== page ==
Unlawfully Treating Disability Person Lawyer Bethesda MD
Eric Siegel Law has thirty years of combined experience across various fields of the law—from real estate to civil rights and discrimination. He’s also been many other things, not just a lawyer—and all of that plays into how he treats his clients. He’s been an investor, a trial attorney with the Justice Department’s Civil Rights Division, a non-profit veteran services organization lawyer, and more. Mr. Seigel does not only represent discrimination clients, though civil rights is something he is overly passionate about.
If you need an unlawfully treating disability person Lawyer Bethesda MD, reach out to Mr. Siegel’s firm and talk with him. His open-door, honesty-first policy is a big win with his clients.
But How Do You Treat A Disabled Person Unlawfully?
You mistreat someone who has a disability by treating them differently, usually harassing them or discriminating against them regarding their disability or a perceived disability. A few common examples of disability discrimination and harassment are:
When someone is discriminated against due to their physical or mental disability, in such a way that prevents them from receiving a promotion, being hired, causes them to be fired, receiving job assignments, receiving pay or benefits, being laid off, and other employment activities. Someone may also be harassed due to their disability, or have questions come up about their disability or history with a disability during a job interview. If a workplace has a physically inaccessible workplace, that is also considered discrimination—most public workplaces are required to be accessible by everyone.
What Are Disability Discrimination Examples?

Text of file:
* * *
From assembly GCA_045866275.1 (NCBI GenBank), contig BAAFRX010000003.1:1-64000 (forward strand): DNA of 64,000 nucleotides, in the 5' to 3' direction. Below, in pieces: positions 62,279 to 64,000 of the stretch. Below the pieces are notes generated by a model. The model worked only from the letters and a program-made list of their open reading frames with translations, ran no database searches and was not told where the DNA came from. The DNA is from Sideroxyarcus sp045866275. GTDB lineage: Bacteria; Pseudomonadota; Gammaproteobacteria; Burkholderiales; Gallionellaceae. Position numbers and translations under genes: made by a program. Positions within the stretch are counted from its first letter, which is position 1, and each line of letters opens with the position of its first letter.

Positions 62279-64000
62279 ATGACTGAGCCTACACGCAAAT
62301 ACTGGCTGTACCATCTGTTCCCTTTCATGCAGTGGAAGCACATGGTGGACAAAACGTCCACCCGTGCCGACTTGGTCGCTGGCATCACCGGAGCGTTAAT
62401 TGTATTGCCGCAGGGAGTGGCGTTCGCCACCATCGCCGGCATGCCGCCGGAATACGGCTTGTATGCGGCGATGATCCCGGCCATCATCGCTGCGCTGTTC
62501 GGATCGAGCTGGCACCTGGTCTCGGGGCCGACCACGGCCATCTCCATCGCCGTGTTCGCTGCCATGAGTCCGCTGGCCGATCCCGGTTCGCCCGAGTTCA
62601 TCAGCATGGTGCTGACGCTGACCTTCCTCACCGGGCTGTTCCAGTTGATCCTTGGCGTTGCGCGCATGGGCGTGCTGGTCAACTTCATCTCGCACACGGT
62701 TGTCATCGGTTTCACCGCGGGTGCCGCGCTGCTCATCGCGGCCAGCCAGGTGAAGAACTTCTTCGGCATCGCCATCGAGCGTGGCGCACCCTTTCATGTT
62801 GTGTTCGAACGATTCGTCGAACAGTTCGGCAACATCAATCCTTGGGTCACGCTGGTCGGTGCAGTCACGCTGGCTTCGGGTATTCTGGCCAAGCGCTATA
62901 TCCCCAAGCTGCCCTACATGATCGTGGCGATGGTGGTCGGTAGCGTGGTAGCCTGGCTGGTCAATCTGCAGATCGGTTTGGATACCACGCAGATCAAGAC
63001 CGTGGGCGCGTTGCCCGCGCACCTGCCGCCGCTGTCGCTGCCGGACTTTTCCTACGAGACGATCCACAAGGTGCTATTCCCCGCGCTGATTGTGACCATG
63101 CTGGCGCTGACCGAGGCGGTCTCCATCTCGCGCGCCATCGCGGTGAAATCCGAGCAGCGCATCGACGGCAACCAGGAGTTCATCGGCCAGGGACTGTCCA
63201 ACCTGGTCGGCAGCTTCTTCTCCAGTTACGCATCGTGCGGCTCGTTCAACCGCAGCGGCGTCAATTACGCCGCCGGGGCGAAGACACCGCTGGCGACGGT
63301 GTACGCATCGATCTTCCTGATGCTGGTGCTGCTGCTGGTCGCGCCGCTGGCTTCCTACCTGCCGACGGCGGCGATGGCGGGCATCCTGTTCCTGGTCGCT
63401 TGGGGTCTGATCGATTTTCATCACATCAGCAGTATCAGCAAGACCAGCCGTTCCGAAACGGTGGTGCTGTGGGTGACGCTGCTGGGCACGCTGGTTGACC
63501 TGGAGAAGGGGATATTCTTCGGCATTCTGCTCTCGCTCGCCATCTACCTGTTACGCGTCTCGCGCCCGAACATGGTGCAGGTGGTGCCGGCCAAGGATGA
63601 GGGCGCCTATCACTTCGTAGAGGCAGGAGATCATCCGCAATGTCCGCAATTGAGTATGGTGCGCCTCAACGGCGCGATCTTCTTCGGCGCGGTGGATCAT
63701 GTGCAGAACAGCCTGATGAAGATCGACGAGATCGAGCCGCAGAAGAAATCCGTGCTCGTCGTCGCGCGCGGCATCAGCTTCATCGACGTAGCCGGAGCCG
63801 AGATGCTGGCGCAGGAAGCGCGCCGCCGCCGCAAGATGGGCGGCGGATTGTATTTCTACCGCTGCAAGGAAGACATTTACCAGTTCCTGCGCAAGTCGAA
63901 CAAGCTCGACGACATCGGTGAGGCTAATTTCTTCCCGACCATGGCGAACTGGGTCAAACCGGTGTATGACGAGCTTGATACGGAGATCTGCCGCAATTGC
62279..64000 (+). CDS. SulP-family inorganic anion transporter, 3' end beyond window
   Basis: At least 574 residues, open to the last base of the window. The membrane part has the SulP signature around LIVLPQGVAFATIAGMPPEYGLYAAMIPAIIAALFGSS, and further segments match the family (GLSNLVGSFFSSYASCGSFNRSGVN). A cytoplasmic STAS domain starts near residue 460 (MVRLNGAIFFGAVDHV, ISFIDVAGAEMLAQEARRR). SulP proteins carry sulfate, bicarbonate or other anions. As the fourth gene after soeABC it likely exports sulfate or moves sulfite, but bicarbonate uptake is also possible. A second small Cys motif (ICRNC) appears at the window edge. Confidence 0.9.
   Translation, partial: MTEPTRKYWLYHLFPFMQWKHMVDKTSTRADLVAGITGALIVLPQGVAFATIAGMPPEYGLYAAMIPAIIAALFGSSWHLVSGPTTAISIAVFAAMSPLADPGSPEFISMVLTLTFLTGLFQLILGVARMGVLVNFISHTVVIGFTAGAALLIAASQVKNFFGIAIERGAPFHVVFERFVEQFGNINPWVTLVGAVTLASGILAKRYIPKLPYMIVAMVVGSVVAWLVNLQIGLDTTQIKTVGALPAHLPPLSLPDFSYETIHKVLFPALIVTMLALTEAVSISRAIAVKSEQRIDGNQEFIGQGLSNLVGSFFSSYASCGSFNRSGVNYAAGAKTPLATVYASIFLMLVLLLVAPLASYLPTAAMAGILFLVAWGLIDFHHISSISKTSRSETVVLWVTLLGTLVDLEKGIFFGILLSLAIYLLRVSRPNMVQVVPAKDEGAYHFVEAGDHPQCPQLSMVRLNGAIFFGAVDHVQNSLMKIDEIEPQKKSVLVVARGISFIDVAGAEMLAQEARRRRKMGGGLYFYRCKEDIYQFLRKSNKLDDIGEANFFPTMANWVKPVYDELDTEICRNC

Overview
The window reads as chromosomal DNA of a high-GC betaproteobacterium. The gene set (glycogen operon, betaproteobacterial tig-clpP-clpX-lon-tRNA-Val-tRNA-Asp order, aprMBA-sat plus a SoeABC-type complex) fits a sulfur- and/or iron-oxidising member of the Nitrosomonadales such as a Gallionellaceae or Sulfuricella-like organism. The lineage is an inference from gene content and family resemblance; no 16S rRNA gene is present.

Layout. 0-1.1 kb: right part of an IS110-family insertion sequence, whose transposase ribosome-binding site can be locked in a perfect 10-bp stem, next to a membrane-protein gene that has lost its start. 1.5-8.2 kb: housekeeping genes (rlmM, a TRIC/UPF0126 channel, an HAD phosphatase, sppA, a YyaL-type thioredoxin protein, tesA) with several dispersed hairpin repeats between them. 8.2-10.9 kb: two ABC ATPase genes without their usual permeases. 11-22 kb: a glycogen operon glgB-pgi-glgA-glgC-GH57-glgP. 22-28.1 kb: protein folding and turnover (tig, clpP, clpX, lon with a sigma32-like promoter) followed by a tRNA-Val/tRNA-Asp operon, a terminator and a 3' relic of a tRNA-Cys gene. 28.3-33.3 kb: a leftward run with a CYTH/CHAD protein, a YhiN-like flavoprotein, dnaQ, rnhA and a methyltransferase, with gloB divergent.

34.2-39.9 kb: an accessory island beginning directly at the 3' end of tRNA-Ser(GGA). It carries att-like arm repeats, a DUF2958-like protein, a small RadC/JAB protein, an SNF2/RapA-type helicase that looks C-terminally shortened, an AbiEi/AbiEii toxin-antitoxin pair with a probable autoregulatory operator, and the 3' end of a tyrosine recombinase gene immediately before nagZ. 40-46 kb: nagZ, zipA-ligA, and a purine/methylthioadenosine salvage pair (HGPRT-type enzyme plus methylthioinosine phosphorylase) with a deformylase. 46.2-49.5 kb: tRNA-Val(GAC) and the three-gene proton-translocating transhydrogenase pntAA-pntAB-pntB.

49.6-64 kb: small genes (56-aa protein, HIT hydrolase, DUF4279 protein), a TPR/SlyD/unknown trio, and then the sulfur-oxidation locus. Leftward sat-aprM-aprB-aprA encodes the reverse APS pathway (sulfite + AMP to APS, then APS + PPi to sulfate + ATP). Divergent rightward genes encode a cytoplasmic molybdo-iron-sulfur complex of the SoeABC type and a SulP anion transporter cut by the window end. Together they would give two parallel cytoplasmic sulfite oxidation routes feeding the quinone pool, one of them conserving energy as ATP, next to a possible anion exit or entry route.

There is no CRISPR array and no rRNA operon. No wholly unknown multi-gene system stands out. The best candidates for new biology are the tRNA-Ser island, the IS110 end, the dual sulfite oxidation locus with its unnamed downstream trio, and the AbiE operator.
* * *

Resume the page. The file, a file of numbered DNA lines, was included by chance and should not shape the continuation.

Disability discrimination can occur in multiple ways. Though the most common types of disability discrimination are direct discrimination, indirect discrimination, failing to provide reasonable accommodations, and harassment.
But how does each type of discrimination occur?
Direct discrimination occurs when you receive different treatment—typically worse treatment—than someone else who is a similar situation because you are disabled. Say a family at a restaurant is allowed to eat in the outdoor area of the restaurant but not the indoor family area because their child has cerebral palsy and may make a mess or have a harder time eating.
Indirect discrimination is when a particular policy affects a person with a disability and creates an unequal standing. Typically, this means that something is not accessible to disabled persons. One such example is the COVID-19 briefings having sound, but no captioning or ASL interpreter until a law was passed.
If you have a disability and your employer is aware, you are eligible for reasonable accommodations—or adjustments. This means that if you have a disability that causes mobility impairment, you can request a parking space closer to the front of your building. What is reasonable depends on the person and their disability.
Harassment, on the other hand, is when you are antagonized, taunted, or treated in a way that causes humiliation and offense because of your disability.
If you need a unlawfully treating disability person Lawyer Bethesda MD, because you have been harassed, discriminated against, or denied accommodations, reach out to Eric Siegel Law.